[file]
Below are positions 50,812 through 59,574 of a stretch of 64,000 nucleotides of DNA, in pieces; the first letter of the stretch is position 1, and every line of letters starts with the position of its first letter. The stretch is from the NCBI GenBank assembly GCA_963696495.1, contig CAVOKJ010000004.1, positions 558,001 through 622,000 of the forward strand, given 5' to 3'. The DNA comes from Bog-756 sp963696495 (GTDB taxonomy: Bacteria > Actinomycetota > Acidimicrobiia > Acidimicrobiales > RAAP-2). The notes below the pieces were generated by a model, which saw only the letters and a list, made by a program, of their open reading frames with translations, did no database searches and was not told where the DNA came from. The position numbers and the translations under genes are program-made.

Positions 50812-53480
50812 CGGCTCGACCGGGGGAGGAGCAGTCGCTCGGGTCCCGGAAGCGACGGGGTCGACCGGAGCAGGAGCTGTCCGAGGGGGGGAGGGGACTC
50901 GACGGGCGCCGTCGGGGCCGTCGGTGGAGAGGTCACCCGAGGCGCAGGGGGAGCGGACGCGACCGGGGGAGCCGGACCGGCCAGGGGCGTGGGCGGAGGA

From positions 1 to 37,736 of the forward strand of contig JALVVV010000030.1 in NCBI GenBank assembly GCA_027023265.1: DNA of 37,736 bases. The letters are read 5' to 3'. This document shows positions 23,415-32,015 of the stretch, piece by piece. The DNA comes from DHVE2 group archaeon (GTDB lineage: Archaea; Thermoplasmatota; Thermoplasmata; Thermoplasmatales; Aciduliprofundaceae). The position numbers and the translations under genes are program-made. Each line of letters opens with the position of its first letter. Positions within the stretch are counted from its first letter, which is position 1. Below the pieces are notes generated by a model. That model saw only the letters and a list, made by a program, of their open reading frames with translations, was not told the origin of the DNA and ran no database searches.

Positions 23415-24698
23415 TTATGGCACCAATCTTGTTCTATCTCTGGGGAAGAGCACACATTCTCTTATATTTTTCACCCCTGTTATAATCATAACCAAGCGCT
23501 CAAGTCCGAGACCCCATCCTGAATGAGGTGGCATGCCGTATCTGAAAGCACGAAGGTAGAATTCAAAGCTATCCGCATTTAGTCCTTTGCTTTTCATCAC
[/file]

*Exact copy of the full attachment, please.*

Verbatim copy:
Below are positions 50,812 through 59,574 of a stretch of 64,000 nucleotides of DNA, in pieces; the first letter of the stretch is position 1, and every line of letters starts with the position of its first letter. The stretch is from the NCBI GenBank assembly GCA_963696495.1, contig CAVOKJ010000004.1, positions 558,001 through 622,000 of the forward strand, given 5' to 3'. The DNA comes from Bog-756 sp963696495 (GTDB taxonomy: Bacteria > Actinomycetota > Acidimicrobiia > Acidimicrobiales > RAAP-2). The notes below the pieces were generated by a model, which saw only the letters and a list, made by a program, of their open reading frames with translations, did no database searches and was not told where the DNA came from. The position numbers and the translations under genes are program-made.

Positions 50812-53480
50812 CGGCTCGACCGGGGGAGGAGCAGTCGCTCGGGTCCCGGAAGCGACGGGGTCGACCGGAGCAGGAGCTGTCCGAGGGGGGGAGGGGACTC
50901 GACGGGCGCCGTCGGGGCCGTCGGTGGAGAGGTCACCCGAGGCGCAGGGGGAGCGGACGCGACCGGGGGAGCCGGACCGGCCAGGGGCGTGGGCGGAGGA

From positions 1 to 37,736 of the forward strand of contig JALVVV010000030.1 in NCBI GenBank assembly GCA_027023265.1: DNA of 37,736 bases. The letters are read 5' to 3'. This document shows positions 23,415-32,015 of the stretch, piece by piece. The DNA comes from DHVE2 group archaeon (GTDB lineage: Archaea; Thermoplasmatota; Thermoplasmata; Thermoplasmatales; Aciduliprofundaceae). The position numbers and the translations under genes are program-made. Each line of letters opens with the position of its first letter. Positions within the stretch are counted from its first letter, which is position 1. Below the pieces are notes generated by a model. That model saw only the letters and a list, made by a program, of their open reading frames with translations, was not told the origin of the DNA and ran no database searches.

Positions 23415-24698
23415 TTATGGCACCAATCTTGTTCTATCTCTGGGGAAGAGCACACATTCTCTTATATTTTTCACCCCTGTTATAATCATAACCAAGCGCT
23501 CAAGTCCGAGACCCCATCCTGAATGAGGTGGCATGCCGTATCTGAAAGCACGAAGGTAGAATTCAAAGCTATCCGCATTTAGTCCTTTGCTTTTCATCAC